In this type of dialysis, your blood is cleaned inside your body using your belly membrane as the filter. No blood vessels are punctured and blood handling is not involved. The doctor will do surgery to place a plastic tube called a catheter into your abdomen (belly) to make an access. After the surgery area heals, the catheter can be used for dialysis. During the treatment, your abdomen is slowly filled with dialysate through the catheter. The blood stays in the arteries and veins that line your peritoneal cavity. Extra fluid and waste products are drawn out of your blood and into the dialysate. Usually peritoneal dialysis is done at home so there is somewhat more responsibility on your part and your family's part to learn how to do it at home.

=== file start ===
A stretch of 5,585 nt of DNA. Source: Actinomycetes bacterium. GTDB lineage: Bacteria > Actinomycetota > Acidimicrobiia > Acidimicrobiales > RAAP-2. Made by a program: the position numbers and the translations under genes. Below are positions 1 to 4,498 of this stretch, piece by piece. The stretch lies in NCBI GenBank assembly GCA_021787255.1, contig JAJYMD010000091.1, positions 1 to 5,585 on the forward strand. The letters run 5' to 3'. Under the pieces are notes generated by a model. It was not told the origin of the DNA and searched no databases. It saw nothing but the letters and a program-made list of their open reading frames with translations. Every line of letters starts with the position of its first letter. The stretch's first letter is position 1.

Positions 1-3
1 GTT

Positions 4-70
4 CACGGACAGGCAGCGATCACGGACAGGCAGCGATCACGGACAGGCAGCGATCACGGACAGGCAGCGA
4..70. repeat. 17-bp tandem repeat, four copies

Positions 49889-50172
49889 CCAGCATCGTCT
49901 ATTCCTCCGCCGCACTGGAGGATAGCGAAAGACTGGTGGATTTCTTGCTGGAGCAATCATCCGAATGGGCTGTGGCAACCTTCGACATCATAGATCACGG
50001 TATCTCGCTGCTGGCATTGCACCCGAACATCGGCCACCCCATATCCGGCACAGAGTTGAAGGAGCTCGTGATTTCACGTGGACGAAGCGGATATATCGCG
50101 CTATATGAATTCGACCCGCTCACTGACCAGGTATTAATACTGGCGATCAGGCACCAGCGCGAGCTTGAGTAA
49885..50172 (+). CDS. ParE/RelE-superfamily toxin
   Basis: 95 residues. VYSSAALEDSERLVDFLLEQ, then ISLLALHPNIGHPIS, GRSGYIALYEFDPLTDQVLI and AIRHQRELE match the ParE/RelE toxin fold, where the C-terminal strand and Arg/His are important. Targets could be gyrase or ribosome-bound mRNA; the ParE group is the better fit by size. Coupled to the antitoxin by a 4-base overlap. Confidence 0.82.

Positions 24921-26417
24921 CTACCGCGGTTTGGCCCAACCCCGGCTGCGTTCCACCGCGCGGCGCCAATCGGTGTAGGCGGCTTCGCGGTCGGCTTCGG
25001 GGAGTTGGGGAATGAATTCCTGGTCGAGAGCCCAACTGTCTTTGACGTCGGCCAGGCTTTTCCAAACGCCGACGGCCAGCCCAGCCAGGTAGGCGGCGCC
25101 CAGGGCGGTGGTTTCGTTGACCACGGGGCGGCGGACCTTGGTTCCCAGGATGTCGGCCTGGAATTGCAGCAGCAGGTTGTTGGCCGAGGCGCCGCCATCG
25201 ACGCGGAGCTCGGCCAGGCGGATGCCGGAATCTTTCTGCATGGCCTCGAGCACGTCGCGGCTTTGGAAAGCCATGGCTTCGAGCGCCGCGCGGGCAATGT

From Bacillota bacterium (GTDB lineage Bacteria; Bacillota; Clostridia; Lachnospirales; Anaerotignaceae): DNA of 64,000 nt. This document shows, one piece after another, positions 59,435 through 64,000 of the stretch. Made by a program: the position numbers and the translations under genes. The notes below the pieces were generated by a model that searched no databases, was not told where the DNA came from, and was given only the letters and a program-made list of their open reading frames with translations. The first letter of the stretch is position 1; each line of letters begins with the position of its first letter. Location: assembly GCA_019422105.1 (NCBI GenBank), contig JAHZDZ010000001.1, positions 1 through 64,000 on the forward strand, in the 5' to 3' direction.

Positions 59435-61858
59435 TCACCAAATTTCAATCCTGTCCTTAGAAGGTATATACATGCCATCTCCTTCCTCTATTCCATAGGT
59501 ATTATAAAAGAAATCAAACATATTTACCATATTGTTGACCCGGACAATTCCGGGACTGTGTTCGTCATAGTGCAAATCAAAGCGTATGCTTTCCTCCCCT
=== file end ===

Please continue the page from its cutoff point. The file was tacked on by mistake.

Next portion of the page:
8.How can I avoid dialysis?
You can avoid dialysis by keeping your body and the kidneys in good health and by protecting them from further harm by following the advice of your physician. Kidney disease is usually silent i.e. without much symptoms until it gets into advanced stages, so it is very important that you have your kidney health checked out by your primary care doctor and have followup with him on a regular basis. If there is evidence of kidney damage, seeing a kidney specialist early on, identifying the cause of damage and charting out a plan of preventing further damage can help protect your kidneys from further damage. There is a lot of reserve kidney function that God gave us. Usually there are no need to do dialysis, unless kidney function drops to below 90 percent.
9.Do you treat kidney stone?